With a few minutes before our soundcheck in Ganz hall, fresh inc students were happily jamming in the corner, playing a variety of simple card games, and snap chatting. I wandered over to the piano where Dan Visconti, resident Fifth House director and composer, was messing around on the keys. His seemingly effortless improvisation ebbed and flowed amongst the sounds of the room, creating an interesting sonic environment.
While he continued to play, we began to discuss his method of choosing new collaborators and selecting works from young composers. He said he is constantly scanning the composition world for young talents who are about to break through in their career. But the most important thing to consider, is this.
“Your life is an audition.”
Dan told the story of a composer who attended fresh inc a few years ago. Not only did the composer show up to the festival without a completed composition, but during his time at the festival he still didn’t complete his work. During a composition lesson, the student asked Dan what he could do to get on Dan’s radar for future commissions. “Unfortunately,” said Dan, “this was your chance.”
What we misunderstand as young professionals is that our careers will not hinge on a few instances of brilliance, but on a long string of tiny moments of consistent quality.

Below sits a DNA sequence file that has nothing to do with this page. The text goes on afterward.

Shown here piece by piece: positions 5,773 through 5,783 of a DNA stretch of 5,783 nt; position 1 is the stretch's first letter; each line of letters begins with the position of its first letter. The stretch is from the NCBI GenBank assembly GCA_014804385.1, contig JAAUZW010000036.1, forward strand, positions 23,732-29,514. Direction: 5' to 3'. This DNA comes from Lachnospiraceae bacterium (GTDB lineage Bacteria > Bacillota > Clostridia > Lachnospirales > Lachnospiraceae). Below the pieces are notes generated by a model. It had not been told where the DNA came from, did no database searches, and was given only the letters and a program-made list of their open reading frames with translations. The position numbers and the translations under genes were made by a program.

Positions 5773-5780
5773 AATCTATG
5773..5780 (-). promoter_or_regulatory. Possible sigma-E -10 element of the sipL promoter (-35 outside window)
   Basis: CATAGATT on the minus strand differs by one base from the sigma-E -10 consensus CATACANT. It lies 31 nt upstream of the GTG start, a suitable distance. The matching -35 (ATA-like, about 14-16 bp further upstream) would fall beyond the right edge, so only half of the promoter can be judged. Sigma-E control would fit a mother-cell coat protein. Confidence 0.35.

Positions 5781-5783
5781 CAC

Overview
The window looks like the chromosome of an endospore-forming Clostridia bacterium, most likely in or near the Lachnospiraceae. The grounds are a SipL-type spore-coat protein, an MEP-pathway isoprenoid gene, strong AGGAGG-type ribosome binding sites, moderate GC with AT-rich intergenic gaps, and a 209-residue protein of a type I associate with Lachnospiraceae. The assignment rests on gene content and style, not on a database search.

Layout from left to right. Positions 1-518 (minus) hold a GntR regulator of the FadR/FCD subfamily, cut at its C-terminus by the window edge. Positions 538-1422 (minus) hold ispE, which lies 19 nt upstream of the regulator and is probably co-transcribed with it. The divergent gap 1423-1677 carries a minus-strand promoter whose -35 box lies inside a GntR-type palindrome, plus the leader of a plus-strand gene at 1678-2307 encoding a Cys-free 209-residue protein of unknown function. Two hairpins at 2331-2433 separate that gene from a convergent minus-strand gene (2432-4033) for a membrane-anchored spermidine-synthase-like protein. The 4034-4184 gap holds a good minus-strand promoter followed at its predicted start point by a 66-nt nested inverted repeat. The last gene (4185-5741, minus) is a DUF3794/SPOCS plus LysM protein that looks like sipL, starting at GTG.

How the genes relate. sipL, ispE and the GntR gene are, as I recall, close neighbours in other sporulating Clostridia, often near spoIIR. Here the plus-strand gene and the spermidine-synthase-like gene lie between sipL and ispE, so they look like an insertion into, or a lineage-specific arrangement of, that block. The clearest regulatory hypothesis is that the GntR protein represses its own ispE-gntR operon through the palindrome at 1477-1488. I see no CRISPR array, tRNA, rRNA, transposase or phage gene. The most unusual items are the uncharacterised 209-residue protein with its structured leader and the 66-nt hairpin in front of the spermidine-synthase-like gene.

With Facebook, email, personal websites, Instagram, podcasts, snapchat, and periscope, we have an unprecedented ability to shape the way our people perceive our work. But, as always, with that power comes responsibility.
What to remember…
1. Your life is an audition. Make sure every moment reflects your core values. The smallest of details make the biggest impressions. For me this means:
- Always making good art
- Have a pencil in every rehearsal
- Respond to emails within 24 hours
- Apologize often
- Rarely say yes to projects, but when I do, hit them out of the park
- Act in the interest of mine and my students physical, mental, and emotional health
- Read contracts
- Write thank you notes
- Ask genuine questions
As Tom Waits puts it, “The way you do anything is the way you do everything.”
2. Document everything that you do. Collect, curate, and publish your best work so at anytime you represent the best of yourself to the world. Because we are increasingly the representation of ourselves rather than our genuine selves, it is important to shape your online presence appropriately. To this end, keep record of everything you accomplish.
- Have a personal website
- Invest in a quality camera
- Invest in a quality microphone
- Record every concert you participate in with camera and mic
- Collect press clippings
- Publish your insights on a personal blog (hey!)
- Choose one goal for your social media, thrust in that direction
- Publish case studies of your work (gigs, lessons, masterclasses)
- Have a collection of material (CV, headshot, recordings, videos, philosophy ready to go at all times)
As seanwes puts it, “People are going to put you in a box, so curate what you share. If you want to be noticed, you have to selectively project the thing you want to be known for.”
Please remember this the next time you show up to rehearsal unprepared (did that), forget to charge your camera before your recital (did this, too), and post pictures of bicycles instead of violins (daily struggle). Remember your life is your audition. Choose how you want to be remembered.